# Show $100+t$ is reducible in $\mathbb{Z}[[t]]$

$\mathbb{Z}[[t]]$ is the ring of formal power series with integer coefficients, and the problem asks to show that $100+t$ is reducible. This means I need to find two power series, $\sum_{i=0}^\infty a_i t^i$ and $\sum_{j=0}^\infty b_j t^j$ with $a_i,b_j\in\mathbb{Z}$, that when multiplied give $100+t$. Since the integers are an integral domain, I know that neither of these power series may be finite, but I'm having a really hard time figuring out how to come up with two series that will telescope properly. Any suggestions?

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+1 Interesting question. Where does it come from? – Bill Dubuque Mar 26 '12 at 0:30
An old qualifying exam. – chris Mar 26 '12 at 3:15

## 3 Answers

To split $\rm\,ab + t\,$ with $\rm\,\gcd(a,b)=1,\,$ write $\rm\ \color{#c00}{\bf 1} = ad\!-\!bc\,$ by Bezout's GCD identity.

Recall the Catalan series $\rm\, C(x)\in \mathbb Z[[x]]\,$ satisfies $\rm\,\color{#090}{C(x) - x\:C(x)^2\! = 1},\,$ so with $\rm\,e = cd$

$\ \ \ \rm (a - ct\:C(et))\:(b+dt\:C(et))\ =\ ab + \color{#c00}{\bf 1}\cdot t\:(\color{#090}{C(et) - et\:C(et)^2})\: =\ ab + t$

Remark $\$ Below is the method that I used to discover this empirically.

By undetermined coefficients and an OEIS lookup one deduces empirically that $$\rm\ 100 + t\: =\: (4 + f(t))\:(25 - 6\: f(t))\quad where$$ $$\rm f(t)\: =\: t\:C(6t)\: =\: t\sum_{n\:=\:1}^{\infty}\: C_n (6t)^n\ =\ t + 6\: t^2 + 72\: t^3 + 1080\: t^4 + 18144\: t^5 +\:\ldots$$

where $\rm\displaystyle\ \ C_n =\: {\rm Catalan}(n)\:=\:\dfrac{1}{n+1}{2n\choose n}\ =\ \frac{(2n)!}{n!\:(n+1)!}\$ with generating function

$$\smash[b]{\rm C(t)\: =\ \sum_{n\:=\:0}^{\infty} C_n t^n\ =\ {\dfrac{1-\sqrt{1-4t}}{2t}}}$$ This yields the closed form $$\begin{eqnarray}{}\rm 100 + t\, &=&\rm\ \ (4\ +\ t\:C(6t))\ \ \ \ (25\ -\ 6t\:C(6t)) \\[0.4em] &=&\rm \dfrac{49 - \sqrt{1-24\:t}}{12}\ \dfrac{49 + \sqrt{1-24\:t}}{2}\\ \end{eqnarray}$$

In fact, employing the Catalan functional equation $\rm\ \color{#090}{C(x) - x\:C(x)^2 = 1}\:$ we confirm $$\rm\ (4 + t\:C(6t))\:(25-6t\:C(6t))\ =\ 100 + t\:(\color{#090}{C(6t)-6t\:C(6t)^2})\ =\ 100 + t\quad QED$$

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This solution is particularly appealing given that I lectured on the Catalan numbers 2 weeks ago. – chris Mar 25 '12 at 23:56
I knew it was you when I saw your colours :~). +1. – YoTengoUnLCD May 12 at 2:20

You want to find $(a_i)$ and $(b_i)$ such that $(\sum_i a_i t^i) (\sum_i b_i t^i) = 100+t$. Multiply this out and compare the coefficients: $$a_0 b_0 = 100\\ a_0 b_1+a_1 b_0 = 1\\ a_0 b_n + a_1 b_{n-1} + \ldots + a_{n-1} b_1 + a_n b_0 = 0 \quad \text{for } n \geq 2$$ The second equation tells you that you should choose $a_0$ and $b_0$ coprime, so let $a_0 := 2^2$ and $b_0 := 5^2$. From this you can inductively construct all the coefficients $(a_i)$ and $(b_i)$, but I let you do the details.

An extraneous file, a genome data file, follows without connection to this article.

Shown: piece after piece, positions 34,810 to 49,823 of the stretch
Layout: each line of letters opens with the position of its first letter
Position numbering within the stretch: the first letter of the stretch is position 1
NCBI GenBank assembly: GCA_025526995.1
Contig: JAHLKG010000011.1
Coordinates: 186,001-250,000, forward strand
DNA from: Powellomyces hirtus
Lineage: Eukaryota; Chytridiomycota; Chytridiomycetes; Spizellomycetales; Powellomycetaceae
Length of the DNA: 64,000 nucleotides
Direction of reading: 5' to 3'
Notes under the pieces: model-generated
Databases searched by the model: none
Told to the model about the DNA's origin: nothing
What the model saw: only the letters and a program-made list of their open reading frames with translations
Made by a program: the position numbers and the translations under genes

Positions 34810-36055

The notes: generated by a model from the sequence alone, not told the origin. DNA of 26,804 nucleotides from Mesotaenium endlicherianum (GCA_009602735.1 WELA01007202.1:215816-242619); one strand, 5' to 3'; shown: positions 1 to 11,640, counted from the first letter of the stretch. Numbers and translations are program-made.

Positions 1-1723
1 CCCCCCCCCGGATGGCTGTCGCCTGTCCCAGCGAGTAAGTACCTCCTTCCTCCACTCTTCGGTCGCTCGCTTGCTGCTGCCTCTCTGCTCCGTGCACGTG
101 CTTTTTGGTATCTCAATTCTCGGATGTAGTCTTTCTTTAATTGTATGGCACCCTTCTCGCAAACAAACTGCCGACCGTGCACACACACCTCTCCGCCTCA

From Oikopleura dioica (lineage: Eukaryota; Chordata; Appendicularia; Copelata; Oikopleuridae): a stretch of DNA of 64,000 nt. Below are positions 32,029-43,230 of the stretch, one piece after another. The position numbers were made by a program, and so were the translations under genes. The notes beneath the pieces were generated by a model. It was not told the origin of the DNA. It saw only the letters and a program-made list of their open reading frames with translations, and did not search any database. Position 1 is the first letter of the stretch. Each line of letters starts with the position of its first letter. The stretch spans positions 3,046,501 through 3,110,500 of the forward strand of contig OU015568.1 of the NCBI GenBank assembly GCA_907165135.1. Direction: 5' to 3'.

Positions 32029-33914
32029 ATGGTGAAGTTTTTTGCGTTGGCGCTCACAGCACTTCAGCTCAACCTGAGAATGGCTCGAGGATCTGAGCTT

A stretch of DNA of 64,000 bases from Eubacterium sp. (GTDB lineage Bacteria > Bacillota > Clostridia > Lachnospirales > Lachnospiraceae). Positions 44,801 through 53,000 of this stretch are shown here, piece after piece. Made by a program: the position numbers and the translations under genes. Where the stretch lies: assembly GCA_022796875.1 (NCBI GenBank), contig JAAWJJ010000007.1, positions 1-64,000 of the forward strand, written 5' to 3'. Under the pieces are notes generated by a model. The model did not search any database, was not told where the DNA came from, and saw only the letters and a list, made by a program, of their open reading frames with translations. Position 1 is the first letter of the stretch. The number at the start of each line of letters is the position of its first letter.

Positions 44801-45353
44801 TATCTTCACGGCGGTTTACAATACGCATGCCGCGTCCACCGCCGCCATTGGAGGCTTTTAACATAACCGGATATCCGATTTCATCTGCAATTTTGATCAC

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This was my first approach but I don't think it works out. To define the coefficients inductively there needs to be a formula that only relies on the previous terms, but at each stage you actually have to choose new coefficients. Above, we need to choose $a_1,b_1$ such that $4b_1+25a_1=0$ but there are an infinite number of such $a_1,b_1$ since 4 and 25 are coprime. At the next level, you have $4b_2+25a_2+a_1 b_1=0$. Once we chosen $a_1$ and $b_1$ we're again left with an infinite number of choices for $a_2$ and $b_2$. I don't see how to use induction this way. – chris Mar 25 '12 at 19:51
You could turn it into a deterministic algorithm by choosing always the pair $(a_n,b_n)$ that is minimal with respect to a fixed enumeration of $\mathbb Z \times \mathbb Z$. Then the sequences $(a_i)$ and $(b_i)$ should be well-defined since for each $i$ you can deterministically compute $a_i$ and $b_i$ in a finite number of steps. – marlu Mar 26 '12 at 0:00

First, solve it modulo $t$. Then modulo $t^2$. Then....

Splitting $100 = 25 \cdot 4$ is the only choice, because that is the only way to factor $100$ into relatively prime parts. this is important for reasons that will be clear if you try to apply the method below)

So, I've chosen

• $f \equiv 25 \pmod t$
• $g \equiv 4 \pmod t$

To set some terminology, let

• $f_n$ be the truncation of $f$ to degree $n$
• $g_n$ be the truncation of $g$ to degree $n$
• $a_n$ be the coefficient of $t^n$ in $f$
• $b_n$ be the coefficient of $t^n$ in $g$

Now, to get the coefficient on $t$:

• $(f_0 + t a_1) (g_0 + t b_1) = 100 + t (4 a_1 + 25 b_1) \pmod {t^2}$

So I need do an extended GCD and decide upon $a_1 = -6$ and $b_1 = 1$.

Now, induct. By hypothesis, we may assume

$$f_{n-1} g_{n-1} \equiv 100 + t \pmod {t^n}$$

and going up a degree gives

$$f_{n-1} g_{n-1} \equiv 100 + t + t^n c_n \pmod{ t^{n+1}}$$

for some value of $c_n$.

\begin{align} f_n g_n &= (f_{n-1} + a_n t^n) (g_{n-1} + b_n t^n) & \pmod {t^{n+1}} \\ &= 100 + t + t^n (c_n + a_n g_{n-1}(0) + b_n f_{n-1}(0)) & \pmod{ t^{n+1}} \\ &= 100 + t + t^n (c_n + 4 a_n + 25 b_n ) & \pmod{ t^{n+1}} \end{align}

From which it's clear that we can solve for $a_n$ and $b_n$. e.g. $a_n = 6 c_n$ and $b_n = -c_n$

Since we obtain $f_n$ and $g_n$ for all $n$, we get a solution for $f$ and $g$.

EDIT: Notice at this point, we can observe that one of the solutions has $a_n = -6 b_n$ for $n > 0$, and so we could write $100 = (25 + 6 t h(x)) (4 - t h(x))$, and then segue into Bill Dubuque's method.

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